Methods: The setting is a large ambulatory site with 76 primary care, surgery, and subspecialty clinics. Data from October 2012 to January 2015 are included in this analysis. Patients were given a survey asking if their provider (MD, NP, PA), nurse, or other health care workers (HCWs) performed hand hygiene at the beginning of their encounter. Anonymous surveys were collected at the end of the visit and recorded. Data are aggregated on a monthly basis and reported back to the individual clinics. The primary outcome is the proportion of HCWs adherence to the hand hygiene policy over time. Chi-square analysis was performed to compare groups of HCWs and improvement over time. A p-value of < 0.05 was considered statistically significant.
Results: There were 498,086 observations recorded over the study period. Providers accounted for 64.3% of observations, nurses for 64% of observations, and technicians for 69.6% of observations. All 3 groups were found to have 98% compliance. For providers, compliance improved when comparing the 4th quarter of 2012 to the 4th quarter of 2013 (p <0.001) as well as to the 4th quarter of 2014 (p <0.001). For nurses, compliance improvement was not significant from the 4th quarter of 2012 to 2013 (p<0.3865) but became significant when comparing 2012 to 2014 (p <0.001). Technicians improved compliance from the 4thquarter of 2012 to 2013 (p <0.001) and 2014 (p<0.001). Overall compliance rate improved from 84% to 98% by July 2014 and was maintained through January 2015.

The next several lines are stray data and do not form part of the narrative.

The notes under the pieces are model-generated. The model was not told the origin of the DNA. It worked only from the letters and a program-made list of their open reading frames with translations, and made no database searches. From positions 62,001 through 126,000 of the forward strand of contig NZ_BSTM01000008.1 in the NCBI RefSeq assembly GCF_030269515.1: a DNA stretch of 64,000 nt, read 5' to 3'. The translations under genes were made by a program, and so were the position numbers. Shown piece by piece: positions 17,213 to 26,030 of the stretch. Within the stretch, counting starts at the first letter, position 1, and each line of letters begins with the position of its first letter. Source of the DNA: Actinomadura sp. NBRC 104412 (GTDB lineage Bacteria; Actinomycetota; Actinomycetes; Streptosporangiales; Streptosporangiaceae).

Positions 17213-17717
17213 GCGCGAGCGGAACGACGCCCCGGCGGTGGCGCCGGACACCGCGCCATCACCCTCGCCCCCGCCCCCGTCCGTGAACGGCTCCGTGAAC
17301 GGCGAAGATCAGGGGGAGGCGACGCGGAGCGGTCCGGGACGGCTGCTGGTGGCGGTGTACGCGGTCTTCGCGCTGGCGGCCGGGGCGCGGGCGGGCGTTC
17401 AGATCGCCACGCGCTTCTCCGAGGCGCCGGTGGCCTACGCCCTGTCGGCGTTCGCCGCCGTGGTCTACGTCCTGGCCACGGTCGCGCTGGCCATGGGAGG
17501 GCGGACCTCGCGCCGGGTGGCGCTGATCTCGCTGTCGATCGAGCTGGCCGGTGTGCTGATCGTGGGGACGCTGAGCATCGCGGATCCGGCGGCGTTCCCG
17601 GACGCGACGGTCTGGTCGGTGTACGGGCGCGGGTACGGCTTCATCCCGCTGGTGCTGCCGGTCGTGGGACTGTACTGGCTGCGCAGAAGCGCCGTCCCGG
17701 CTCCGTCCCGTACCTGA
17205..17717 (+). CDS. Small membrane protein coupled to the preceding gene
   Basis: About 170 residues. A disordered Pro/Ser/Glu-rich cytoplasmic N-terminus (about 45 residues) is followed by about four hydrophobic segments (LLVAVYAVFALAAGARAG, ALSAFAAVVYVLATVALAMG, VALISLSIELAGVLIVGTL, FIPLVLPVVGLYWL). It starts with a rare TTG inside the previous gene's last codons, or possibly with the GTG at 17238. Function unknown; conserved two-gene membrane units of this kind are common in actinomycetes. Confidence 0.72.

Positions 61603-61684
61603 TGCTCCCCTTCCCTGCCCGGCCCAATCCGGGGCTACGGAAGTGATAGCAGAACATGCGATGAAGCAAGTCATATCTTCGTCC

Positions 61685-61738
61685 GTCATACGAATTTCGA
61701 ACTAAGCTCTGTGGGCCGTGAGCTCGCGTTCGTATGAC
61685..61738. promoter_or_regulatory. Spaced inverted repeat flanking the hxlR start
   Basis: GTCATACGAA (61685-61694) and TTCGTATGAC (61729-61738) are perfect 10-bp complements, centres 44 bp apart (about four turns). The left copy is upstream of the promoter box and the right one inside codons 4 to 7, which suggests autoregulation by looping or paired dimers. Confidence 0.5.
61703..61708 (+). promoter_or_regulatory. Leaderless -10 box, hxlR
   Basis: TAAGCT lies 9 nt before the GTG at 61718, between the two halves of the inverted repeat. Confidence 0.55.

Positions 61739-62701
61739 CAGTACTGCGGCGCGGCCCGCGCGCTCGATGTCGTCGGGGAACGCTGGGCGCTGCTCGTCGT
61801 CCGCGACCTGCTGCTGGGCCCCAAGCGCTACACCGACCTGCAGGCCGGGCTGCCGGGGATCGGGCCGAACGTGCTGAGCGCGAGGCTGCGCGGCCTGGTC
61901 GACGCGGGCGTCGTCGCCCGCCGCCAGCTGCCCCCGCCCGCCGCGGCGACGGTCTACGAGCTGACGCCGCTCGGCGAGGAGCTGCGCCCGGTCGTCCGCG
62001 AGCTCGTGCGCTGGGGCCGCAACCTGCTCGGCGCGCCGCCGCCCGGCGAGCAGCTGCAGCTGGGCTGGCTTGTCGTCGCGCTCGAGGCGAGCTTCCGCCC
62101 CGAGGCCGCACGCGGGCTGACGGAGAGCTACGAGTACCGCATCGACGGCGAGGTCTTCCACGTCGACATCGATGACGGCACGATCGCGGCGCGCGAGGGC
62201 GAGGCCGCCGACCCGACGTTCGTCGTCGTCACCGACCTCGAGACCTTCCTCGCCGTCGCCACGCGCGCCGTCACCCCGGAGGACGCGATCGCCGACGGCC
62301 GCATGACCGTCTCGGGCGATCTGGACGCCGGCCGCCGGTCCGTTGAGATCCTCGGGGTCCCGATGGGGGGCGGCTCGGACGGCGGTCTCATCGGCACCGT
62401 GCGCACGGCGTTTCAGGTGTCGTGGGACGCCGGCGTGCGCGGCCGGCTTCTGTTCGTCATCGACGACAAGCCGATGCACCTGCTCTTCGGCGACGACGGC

Conclusion: In a large ambulatory setting, the patient-as-observer approach to hand hygiene is a viable and sustainable method for measuring compliance among HCWs. This approach engages the patient in their care and has successfully integrated the act of hand hygiene as part of the HCWs’ encounters with patients.
B. Camins, None